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Genetic and Rare Diseases Information Center (GARD)

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Lactate dehydrogenase A deficiency

Other Names for this Disease
  • Glycogen Storage Disease XI
  • Lactate dehydrogenase deficiency type A
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Your Question

How common is lactate dehydrogenase A deficiency and how might this condition be managed (for instance, should complex carbohydrates be avoided)?  

Our Answer

We have identified the following information that we hope you find helpful. If you still have questions, please contact us.

How common is lactate dehydrogenase deficiency?

Lactate dehydrogenase deficiency is a rare disorder. In Japan, this condition affects 1 in 1 million individuals; the prevalence of lactate dehydrogenase deficiency in other countries is unknown.[1]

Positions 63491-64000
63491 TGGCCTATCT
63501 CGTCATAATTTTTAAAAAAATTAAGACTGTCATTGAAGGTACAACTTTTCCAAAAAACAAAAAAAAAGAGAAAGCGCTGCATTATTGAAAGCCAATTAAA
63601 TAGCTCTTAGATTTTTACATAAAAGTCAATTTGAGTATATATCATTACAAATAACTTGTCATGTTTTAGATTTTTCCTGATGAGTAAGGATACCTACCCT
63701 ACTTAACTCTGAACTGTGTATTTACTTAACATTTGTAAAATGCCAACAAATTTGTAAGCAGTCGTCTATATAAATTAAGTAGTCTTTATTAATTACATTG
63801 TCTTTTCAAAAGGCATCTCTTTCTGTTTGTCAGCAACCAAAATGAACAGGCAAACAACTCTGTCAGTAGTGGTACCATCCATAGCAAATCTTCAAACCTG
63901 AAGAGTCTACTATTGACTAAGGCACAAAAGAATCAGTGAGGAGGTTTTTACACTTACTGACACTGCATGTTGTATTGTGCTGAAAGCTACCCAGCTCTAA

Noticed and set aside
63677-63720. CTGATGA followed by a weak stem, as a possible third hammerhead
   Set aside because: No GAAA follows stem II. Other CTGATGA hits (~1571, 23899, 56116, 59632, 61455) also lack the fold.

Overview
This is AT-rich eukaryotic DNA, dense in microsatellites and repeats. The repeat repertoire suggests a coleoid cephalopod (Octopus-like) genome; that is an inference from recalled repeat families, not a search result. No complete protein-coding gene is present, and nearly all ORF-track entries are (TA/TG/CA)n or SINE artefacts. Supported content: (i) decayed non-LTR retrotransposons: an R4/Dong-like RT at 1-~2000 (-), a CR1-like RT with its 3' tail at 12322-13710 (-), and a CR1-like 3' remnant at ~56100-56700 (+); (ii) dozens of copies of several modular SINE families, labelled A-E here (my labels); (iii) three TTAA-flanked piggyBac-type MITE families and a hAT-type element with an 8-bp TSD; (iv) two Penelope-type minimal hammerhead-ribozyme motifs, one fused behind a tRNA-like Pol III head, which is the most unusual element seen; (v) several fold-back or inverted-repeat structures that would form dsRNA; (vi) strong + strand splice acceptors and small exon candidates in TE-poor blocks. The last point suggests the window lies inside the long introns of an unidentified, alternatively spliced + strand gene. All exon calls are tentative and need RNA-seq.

Last updated: 3/27/2012

How might lactate dehydrogenase deficiency type A be treated?

For many people with metabolic muscle diseases, the only treatment needed is to understand what activities and situations tend to trigger attacks of rhabdomyolysis. In addition, some people with metabolic disorders have benefited from dietary changes. For instance, there is evidence that those with carbohydrate-processing problems may be helped by a high-protein diet, while those with difficulty processing fats may do well on a diet high in carbohydrates and low in fat.[2]

We encourage you to consult with your healthcare provider for more information about management of lactate dehydrogenase A deficiency. A professional staff member through a Muscular Dystrophy Association (MDA) clinic can also help you design a specific plan suited for your metabolic disorder and individual needs.

Last updated: 3/27/2012